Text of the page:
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In neutral

Finland’s Prime Minister Sanna Marin and President Sauli Niinistö speak about Russia’s invasion of Ukraine in late February.
Markku Ulander/Lehtikuva/AFP/Getty

Non-NATO members Finland and Sweden may influence Russia’s next moves

The Russian invasion of Ukraine in late February has shaken the world and Western democracies in particular. It is likely that many members of the North Atlantic Treaty Organization, possibly including Canada, will begin to increase defence spending and the size of their military forces as a result.

There are two neutral Nordic nations near Russia that may react similarly, especially given concerns that Moscow’s attention might soon focus on them—Finland and Sweden.

Finland was invaded by the Soviet Union in 1939. It put up an extraordinary defence that inflicted significant losses on the Red Army—between 321,000 and 381,000 casualties—but in the end, Finland relinquished nine per cent of its territory in a peace treaty. 

When Germany invaded the USSR in 1941, the Finns joined in. After the war, Stalin essentially forced the Finns to become a neutral power, giving rise
to the term “Finlandization” to describe the country’s tendency to avoid opposition to Russian foreign policy. 

Finland was strictly neutral during the Cold War, largely a result of its 1948 Agreement of Friendship, Cooperation, and Mutual Assistance with the Soviet Union, when tensions between Moscow and the West were near their peak. The treaty ensured Finland would not face a Soviet invasion but, in return, it agreed to stay out of a Western alliance and allowed the neighbouring superpower to exercise significant influence over its domestic and foreign policy.

In the three-quarters of a century since the end of the Second World War, Finland has become a prosperous nation, much more Westernized than it was, and its leaders have declared that their sovereign country can do what it chooses. If the Finns want to join NATO, and if NATO will have them, then no one else has any right to object. 

Both President Sauli Niinistö and Prime Minister Sanna Marin have been clear on that stance, the former saying, “Let it be stated once again: Finland’s room to manoeuvre and freedom of choice also includes the possibility of military alignment and of applying for NATO membership, should we ourselves so decide.”

Marin, who had been reluctant to consider joining NATO, changed course after the attack on Ukraine, saying: “Finland is ready to apply for NATO membership if the issue of national security becomes acute.”

Having bolstered its military co-operation with NATO and increasing its defence budget by 35 per cent in 2021 to 1.99 per cent of its gross domestic product (GDP), most Finns once decidedly against entering the Western alliance are now in favour. In a late February 2022 public-opinion poll commissioned by Finnish public broadcaster Yle, 58 per cent of respondents said Finland should join NATO. Given Russian President Vladimir Putin’s strong warnings against the organization’s further expansion, Finns ought to be leery of membership. Russia’s war against Ukraine has changed minds.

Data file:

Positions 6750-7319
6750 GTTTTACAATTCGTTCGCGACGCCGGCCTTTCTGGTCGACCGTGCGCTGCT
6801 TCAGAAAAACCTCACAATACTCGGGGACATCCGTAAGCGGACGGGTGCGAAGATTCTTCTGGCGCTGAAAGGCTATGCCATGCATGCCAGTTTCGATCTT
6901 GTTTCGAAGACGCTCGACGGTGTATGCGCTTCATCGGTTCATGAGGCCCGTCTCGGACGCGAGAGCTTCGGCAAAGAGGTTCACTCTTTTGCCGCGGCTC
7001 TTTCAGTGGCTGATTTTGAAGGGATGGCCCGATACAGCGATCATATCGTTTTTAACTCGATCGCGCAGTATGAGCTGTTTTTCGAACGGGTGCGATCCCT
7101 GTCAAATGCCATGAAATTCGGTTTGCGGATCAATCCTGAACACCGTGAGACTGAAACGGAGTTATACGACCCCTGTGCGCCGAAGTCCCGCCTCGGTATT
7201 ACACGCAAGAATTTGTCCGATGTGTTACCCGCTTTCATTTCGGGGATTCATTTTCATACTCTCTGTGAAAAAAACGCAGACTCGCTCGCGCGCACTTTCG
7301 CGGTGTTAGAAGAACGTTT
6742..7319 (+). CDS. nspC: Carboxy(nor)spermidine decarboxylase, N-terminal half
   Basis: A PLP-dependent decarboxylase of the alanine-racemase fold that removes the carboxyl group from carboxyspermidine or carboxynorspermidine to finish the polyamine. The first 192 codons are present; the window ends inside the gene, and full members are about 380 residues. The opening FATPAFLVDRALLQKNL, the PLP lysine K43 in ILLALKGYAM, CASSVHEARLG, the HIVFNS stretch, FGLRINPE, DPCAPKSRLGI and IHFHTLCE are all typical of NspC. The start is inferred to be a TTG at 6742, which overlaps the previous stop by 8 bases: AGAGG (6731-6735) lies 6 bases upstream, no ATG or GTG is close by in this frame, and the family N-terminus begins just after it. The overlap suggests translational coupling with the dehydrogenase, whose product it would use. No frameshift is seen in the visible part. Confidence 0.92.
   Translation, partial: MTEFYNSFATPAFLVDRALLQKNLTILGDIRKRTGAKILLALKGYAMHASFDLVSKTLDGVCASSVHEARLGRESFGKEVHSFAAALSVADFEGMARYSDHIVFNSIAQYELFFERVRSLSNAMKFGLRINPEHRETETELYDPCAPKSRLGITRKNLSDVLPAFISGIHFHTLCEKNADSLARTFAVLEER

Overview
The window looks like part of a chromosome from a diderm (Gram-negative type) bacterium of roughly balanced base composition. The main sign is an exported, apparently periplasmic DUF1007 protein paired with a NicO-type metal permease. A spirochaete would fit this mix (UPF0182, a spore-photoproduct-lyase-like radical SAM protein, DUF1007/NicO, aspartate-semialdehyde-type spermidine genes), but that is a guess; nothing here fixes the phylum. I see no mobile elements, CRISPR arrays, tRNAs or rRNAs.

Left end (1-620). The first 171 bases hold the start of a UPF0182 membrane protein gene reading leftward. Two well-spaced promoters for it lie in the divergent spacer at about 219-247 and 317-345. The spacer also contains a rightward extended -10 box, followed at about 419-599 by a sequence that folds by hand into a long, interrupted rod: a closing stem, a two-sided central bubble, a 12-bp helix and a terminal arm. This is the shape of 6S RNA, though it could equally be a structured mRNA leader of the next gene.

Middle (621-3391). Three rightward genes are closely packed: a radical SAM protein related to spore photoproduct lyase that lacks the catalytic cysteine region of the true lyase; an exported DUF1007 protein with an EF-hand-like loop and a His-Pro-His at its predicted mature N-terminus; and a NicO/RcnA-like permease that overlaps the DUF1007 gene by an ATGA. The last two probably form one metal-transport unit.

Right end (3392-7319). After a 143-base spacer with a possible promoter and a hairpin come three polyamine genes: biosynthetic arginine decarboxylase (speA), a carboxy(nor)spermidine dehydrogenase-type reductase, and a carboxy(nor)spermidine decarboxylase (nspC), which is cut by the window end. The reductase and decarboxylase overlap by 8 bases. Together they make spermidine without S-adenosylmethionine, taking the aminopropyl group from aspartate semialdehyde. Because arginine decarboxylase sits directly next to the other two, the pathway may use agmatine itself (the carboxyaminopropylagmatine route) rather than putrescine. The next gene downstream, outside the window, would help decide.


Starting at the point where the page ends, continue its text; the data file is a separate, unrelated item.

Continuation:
Finland is ready to apply for NATO membership if the issue of national security becomes acute.

Then there is Sweden, the largest and richest of the Nordic countries. 

Sweden was neutral in both world wars, but it had little option other than to sell raw materials to the Germans during both conflicts. It was either that or be invaded. As the Cold War progressed, meanwhile, Sweden maintained its neutrality, but Stockholm was forced to rethink its policy when two Russian warships entered Swedish waters in September 2020. 

Sweden had abandoned mandatory military service after the end of the Cold War but reinstated it in 2018 after Russia began military exercises in the Baltic and seized Crimea in 2014. Although Sweden also co-operates militarily with NATO (and sent troops to Afghanistan), its defence spending remains low (1.2 per cent of GDP in 2020, not far off Canada’s 1.4 per cent). To join the alliance, Stockholm would need to pledge to reach NATO’s two per cent goal.

Public opinion on the issue remains divided in Sweden. But after the war in Ukraine began, 51 per cent of respondents to an early-March survey conducted by Swedish tabloid Aftonbladet were in favour of NATO membership and only 27 per cent were against it. In another post-invasion poll, by Ipsos-Novus, 75 per cent also indicated they are afraid of Russia as a superpower. In the Swedish legislature, most of the parties favour an option of joining NATO.

Both countries can likely expect a fierce Russian response if they do seek to join NATO. Neither seems likely to be intimidated, however. 

Moscow’s biggest concern would be if NATO stations troops and advanced weaponry in Sweden or Finland. Neither country’s armed forces are large enough to threaten Russia, but NATO troops or weapons there might. Or not. The relatively small NATO forces in Lithuania, Estonia and Latvia, where Canada leads the NATO tripwire units meant to deter aggression, have not led to an increase in Russian threats against these former states of the USSR. 

Putin may have counted on his large and fast-moving assault on Ukraine to scare the West. Instead, NATO seems freshly unified in imposing heavy sanctions on Moscow, Putin’s cronies, banks, pipelines and trade. These will hurt. But so, too, would two neutral states clamouring to join NATO. 

Public opinion in Russia is not as insulated from the West as it was a few decades ago. The sanctions are biting, and if Sweden and Finland move toward the Western alliance, Putin’s grasp on power might begin to waver.

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